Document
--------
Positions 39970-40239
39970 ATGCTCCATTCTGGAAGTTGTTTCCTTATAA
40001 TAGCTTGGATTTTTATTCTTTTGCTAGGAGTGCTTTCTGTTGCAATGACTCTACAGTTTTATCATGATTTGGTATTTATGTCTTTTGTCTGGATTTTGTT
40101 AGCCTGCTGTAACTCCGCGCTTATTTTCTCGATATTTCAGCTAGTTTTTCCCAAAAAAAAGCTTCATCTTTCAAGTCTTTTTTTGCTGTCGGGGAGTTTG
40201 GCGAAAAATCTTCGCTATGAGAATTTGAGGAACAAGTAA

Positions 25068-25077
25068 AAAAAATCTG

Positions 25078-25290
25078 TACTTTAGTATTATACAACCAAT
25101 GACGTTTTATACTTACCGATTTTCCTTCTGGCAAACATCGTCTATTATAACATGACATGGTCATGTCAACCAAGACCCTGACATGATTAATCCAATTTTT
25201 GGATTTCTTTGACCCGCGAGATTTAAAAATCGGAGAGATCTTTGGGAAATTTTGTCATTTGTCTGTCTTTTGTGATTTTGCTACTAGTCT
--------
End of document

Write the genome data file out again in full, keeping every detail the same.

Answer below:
Positions 39970-40239
39970 ATGCTCCATTCTGGAAGTTGTTTCCTTATAA
40001 TAGCTTGGATTTTTATTCTTTTGCTAGGAGTGCTTTCTGTTGCAATGACTCTACAGTTTTATCATGATTTGGTATTTATGTCTTTTGTCTGGATTTTGTT
40101 AGCCTGCTGTAACTCCGCGCTTATTTTCTCGATATTTCAGCTAGTTTTTCCCAAAAAAAAGCTTCATCTTTCAAGTCTTTTTTTGCTGTCGGGGAGTTTG
40201 GCGAAAAATCTTCGCTATGAGAATTTGAGGAACAAGTAA

Positions 25068-25077
25068 AAAAAATCTG

Positions 25078-25290
25078 TACTTTAGTATTATACAACCAAT
25101 GACGTTTTATACTTACCGATTTTCCTTCTGGCAAACATCGTCTATTATAACATGACATGGTCATGTCAACCAAGACCCTGACATGATTAATCCAATTTTT
25201 GGATTTCTTTGACCCGCGAGATTTAAAAATCGGAGAGATCTTTGGGAAATTTTGTCATTTGTCTGTCTTTTGTGATTTTGCTACTAGTCT